Internet police in South Korea, one of the world’s most wired countries, will share experience and knowhow with the International Criminal Court, officials said Monday.
The Cyber Terror Response Center, the National Police Agency’s Internet crime unit, plans to teach its investigative techniques to ICC investigators, as the Hague-based organization requested Seoul’s help.
“The ICC expressed the need for e-mail tracing techniques to investigate war crimes, so we decided to accept their request,” said a police official.
The police here also accepted the ICC’s request for help in analyzing digital evidence compiled during investigations.
Along with the ICC, the police also signed a memorandum of agreement with the Netherlands Forensic Institute, the Internet crime agency under the Netherlands Justice Ministry, regarding cooperation with Internet investigations.
“We will decide the details of the itinerary of training, dispatch of instructors and other logistics after consulting with the ICC,” said the official.
The police are looking forward to actively exchanging information on the development of smartphone analyzing tools.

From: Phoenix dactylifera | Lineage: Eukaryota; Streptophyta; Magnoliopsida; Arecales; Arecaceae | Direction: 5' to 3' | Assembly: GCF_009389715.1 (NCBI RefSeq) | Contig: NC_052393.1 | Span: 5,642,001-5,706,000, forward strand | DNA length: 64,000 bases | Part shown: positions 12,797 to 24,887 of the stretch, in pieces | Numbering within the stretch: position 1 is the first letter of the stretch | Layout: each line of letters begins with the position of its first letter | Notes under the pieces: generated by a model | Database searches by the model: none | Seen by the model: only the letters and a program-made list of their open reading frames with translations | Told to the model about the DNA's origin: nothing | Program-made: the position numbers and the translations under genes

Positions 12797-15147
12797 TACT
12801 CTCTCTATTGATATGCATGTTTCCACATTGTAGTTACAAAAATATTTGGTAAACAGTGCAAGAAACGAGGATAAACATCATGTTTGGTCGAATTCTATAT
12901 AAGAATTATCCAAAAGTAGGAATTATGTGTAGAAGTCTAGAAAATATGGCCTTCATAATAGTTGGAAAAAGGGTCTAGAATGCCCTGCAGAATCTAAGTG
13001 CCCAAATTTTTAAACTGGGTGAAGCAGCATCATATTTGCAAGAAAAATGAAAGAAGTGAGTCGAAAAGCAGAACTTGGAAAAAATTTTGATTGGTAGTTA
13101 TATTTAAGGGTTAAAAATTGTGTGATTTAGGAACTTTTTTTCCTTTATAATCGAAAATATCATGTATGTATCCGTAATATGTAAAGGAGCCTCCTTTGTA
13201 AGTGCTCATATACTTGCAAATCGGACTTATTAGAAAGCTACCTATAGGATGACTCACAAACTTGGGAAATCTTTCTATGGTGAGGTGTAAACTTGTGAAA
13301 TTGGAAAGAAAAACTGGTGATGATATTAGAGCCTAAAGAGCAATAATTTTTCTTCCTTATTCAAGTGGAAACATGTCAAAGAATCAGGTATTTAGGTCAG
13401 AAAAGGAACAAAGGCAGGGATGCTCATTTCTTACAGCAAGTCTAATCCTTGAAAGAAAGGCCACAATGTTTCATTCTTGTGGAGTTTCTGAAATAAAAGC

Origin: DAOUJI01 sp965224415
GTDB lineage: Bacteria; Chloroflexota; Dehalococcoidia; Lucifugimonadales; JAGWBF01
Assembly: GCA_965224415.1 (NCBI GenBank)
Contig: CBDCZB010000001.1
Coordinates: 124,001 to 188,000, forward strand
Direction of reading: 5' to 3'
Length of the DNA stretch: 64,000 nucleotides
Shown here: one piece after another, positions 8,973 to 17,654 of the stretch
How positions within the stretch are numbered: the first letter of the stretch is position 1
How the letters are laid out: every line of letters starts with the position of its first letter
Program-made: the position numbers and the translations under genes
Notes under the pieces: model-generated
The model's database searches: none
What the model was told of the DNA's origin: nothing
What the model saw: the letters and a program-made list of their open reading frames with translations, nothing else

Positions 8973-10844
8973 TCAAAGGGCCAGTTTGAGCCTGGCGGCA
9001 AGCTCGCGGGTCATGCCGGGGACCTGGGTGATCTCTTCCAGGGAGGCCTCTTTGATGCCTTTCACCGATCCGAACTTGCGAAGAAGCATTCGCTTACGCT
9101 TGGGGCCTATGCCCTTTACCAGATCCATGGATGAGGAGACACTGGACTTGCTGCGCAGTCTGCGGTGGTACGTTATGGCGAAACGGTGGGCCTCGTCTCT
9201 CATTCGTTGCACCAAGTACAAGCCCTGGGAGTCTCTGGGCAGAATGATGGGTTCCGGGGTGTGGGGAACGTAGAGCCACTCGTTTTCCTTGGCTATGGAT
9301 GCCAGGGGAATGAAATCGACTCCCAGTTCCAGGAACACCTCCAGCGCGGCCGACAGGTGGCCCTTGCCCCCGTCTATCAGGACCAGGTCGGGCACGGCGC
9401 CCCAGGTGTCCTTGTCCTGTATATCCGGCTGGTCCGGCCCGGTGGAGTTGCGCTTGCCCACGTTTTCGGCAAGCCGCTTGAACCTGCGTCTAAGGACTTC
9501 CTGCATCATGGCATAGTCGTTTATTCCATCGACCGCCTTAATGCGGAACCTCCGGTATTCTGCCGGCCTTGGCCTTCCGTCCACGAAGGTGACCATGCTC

The cyber crime unit here has also signed MOUs with England, France, the U.S. and Germany.
The ICC is an independent, permanent court that investigates and prosecutes persons accused of the most serious crimes of international concern, namely genocide, crimes against humanity and war crimes, if national authorities with jurisdiction are unwilling or unable to do so.
South Korea is a state party to the Rome Statute, the treaty that established the ICC on Nov. 13, 2002. The ICC has jurisdiction over war crimes, crimes against humanity or genocide possibly committed on the territory of South Korea or by its nationals since Feb. 1, 2003, the date when the statute came into force here.
By Robert Lee (firstname.lastname@example.org